The Major Events in “The Sun, the Moon, the Stars” by Junot Diaz

At the onset of the narration, Yunioracknowledges his human nature; prone to error and not a saint as Magda would think he is. Ironically, it is at this point where he also admits cheating on her with a ‘chick who had freestyle hair.’ As much as it is obvious that this was intentional, he also pins this on his humanness. Funny yet, is the fact that he is well aware of his deeds but fails to quit, not even tell Magda until she found it out by herself.

Secondly, Yunior agrees that the whole saga was already over, and they went back to normal with Magda; they would hang out, and watch movies when she came to his place. Furthermore, they visited each other’s families during weekends; this second phase of events, however, ends on a low note when Yunior narrates what happened when Magda found out about his affair.
Charged and agile, Magda put up a type of drama that even Yunior found hard to quell; she threw Cassandra’s letter at Yunior and would not even make her calm down. He prospects that even his boys would completely deny him.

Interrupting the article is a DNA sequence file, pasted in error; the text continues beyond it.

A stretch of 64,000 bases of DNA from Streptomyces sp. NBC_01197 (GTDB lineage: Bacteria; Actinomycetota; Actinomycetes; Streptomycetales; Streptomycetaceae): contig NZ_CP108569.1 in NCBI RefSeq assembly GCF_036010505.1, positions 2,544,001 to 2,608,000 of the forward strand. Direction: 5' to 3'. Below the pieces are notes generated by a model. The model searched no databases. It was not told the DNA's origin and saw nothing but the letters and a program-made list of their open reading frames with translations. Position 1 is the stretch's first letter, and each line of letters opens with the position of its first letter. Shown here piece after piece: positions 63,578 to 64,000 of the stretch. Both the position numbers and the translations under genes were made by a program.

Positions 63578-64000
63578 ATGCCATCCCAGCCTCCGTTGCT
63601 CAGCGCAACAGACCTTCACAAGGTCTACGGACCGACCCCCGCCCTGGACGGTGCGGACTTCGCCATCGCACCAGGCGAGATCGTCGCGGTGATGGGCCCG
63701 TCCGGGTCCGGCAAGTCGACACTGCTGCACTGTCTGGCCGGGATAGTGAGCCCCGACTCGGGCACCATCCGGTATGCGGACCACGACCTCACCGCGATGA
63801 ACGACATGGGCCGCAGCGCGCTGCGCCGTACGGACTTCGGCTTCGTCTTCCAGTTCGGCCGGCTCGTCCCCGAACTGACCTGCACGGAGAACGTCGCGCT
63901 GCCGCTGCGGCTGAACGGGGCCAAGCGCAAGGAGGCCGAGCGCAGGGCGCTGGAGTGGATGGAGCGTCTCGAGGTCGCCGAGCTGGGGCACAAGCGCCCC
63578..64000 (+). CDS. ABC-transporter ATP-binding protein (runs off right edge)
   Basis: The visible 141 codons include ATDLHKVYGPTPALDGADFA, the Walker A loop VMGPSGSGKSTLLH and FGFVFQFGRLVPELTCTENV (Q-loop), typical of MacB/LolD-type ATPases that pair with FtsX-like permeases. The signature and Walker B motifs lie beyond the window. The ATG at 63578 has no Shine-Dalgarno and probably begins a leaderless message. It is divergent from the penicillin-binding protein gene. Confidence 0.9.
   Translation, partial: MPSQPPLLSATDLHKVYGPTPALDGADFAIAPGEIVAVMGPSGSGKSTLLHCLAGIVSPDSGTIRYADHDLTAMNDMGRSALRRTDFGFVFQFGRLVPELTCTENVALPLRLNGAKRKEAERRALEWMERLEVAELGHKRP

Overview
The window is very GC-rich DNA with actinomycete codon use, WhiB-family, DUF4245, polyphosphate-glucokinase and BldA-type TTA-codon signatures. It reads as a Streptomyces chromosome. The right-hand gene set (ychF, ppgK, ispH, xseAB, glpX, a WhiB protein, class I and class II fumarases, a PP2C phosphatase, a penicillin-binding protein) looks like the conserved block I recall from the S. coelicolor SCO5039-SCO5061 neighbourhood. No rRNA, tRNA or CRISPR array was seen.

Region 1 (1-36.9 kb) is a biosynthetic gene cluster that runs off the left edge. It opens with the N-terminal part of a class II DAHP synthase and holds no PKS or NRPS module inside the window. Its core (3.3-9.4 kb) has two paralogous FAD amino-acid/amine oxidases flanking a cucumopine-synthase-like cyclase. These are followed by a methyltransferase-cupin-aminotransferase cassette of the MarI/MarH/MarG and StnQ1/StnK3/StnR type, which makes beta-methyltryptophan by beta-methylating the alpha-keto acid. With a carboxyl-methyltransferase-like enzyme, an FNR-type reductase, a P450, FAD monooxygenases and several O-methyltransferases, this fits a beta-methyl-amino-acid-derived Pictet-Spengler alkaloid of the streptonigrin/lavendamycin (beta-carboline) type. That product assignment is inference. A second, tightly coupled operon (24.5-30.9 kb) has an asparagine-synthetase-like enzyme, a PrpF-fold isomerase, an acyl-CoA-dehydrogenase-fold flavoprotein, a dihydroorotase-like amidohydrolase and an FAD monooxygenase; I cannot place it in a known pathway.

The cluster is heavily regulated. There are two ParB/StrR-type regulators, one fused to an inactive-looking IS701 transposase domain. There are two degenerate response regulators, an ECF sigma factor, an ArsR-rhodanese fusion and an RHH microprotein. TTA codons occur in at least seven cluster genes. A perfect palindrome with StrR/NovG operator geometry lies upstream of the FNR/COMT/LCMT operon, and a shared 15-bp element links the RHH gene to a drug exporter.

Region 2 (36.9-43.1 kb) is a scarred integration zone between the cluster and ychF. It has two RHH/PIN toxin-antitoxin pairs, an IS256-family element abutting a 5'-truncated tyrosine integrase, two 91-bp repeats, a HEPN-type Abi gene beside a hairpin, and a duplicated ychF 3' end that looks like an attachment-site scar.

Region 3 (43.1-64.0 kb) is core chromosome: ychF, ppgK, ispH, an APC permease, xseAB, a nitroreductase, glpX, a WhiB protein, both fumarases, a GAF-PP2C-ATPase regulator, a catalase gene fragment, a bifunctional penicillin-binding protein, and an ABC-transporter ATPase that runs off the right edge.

After that, Yunior had to play by Magda’s rules, she ‘dragged him to her catholic church’ every Sunday. In any case, Yunior admits that Magda is the worst person to mess. She severally reproached him for his love with Cassandra, and she made him answer myriad questions about her in the dark ‘when they could not see each other’.
However, with time, Magda initiated a behavioral change; she rarely did what she used to do before; something which Yunior blames on ‘her girls’, who apparently, are like ‘his boys’.
The string of events come to a halt with Yunior and Magda on a ‘3-day tour’ of the All-Quisqueya Redemption. As much as this is supposed to be an adventure full of happiness, the past events still haunt Yunior as Magda still holds back on their previous normal life. She would not do most of the things they used to do before. Even so, he is still positive that the situation will change as he suggests they head down to the beach.

Work Cited
Junot, Diaz. This Is How You Lose Her. New York: Riverhead Books, 2012.

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